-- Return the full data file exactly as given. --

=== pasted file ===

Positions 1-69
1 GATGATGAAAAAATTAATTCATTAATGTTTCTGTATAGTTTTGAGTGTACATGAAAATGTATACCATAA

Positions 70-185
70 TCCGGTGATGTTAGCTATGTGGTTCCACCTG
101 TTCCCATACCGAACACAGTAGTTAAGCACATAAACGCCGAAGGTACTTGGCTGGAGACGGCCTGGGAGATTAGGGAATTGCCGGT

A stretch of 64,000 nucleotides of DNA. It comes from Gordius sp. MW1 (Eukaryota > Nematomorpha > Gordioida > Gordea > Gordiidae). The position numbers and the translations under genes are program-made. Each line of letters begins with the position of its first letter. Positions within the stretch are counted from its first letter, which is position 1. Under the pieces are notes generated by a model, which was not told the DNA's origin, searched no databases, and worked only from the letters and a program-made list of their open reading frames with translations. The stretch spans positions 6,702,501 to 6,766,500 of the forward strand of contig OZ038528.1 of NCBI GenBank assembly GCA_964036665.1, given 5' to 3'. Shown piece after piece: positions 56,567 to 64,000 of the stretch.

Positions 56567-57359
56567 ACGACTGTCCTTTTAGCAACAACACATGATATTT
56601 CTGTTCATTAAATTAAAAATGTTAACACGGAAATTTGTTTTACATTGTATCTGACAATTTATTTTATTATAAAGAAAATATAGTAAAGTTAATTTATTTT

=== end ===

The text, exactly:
Positions 1-69
1 GATGATGAAAAAATTAATTCATTAATGTTTCTGTATAGTTTTGAGTGTACATGAAAATGTATACCATAA

Positions 70-185
70 TCCGGTGATGTTAGCTATGTGGTTCCACCTG
101 TTCCCATACCGAACACAGTAGTTAAGCACATAAACGCCGAAGGTACTTGGCTGGAGACGGCCTGGGAGATTAGGGAATTGCCGGT

A stretch of 64,000 nucleotides of DNA. It comes from Gordius sp. MW1 (Eukaryota > Nematomorpha > Gordioida > Gordea > Gordiidae). The position numbers and the translations under genes are program-made. Each line of letters begins with the position of its first letter. Positions within the stretch are counted from its first letter, which is position 1. Under the pieces are notes generated by a model, which was not told the DNA's origin, searched no databases, and worked only from the letters and a program-made list of their open reading frames with translations. The stretch spans positions 6,702,501 to 6,766,500 of the forward strand of contig OZ038528.1 of NCBI GenBank assembly GCA_964036665.1, given 5' to 3'. Shown piece after piece: positions 56,567 to 64,000 of the stretch.

Positions 56567-57359
56567 ACGACTGTCCTTTTAGCAACAACACATGATATTT
56601 CTGTTCATTAAATTAAAAATGTTAACACGGAAATTTGTTTTACATTGTATCTGACAATTTATTTTATTATAAAGAAAATATAGTAAAGTTAATTTATTTT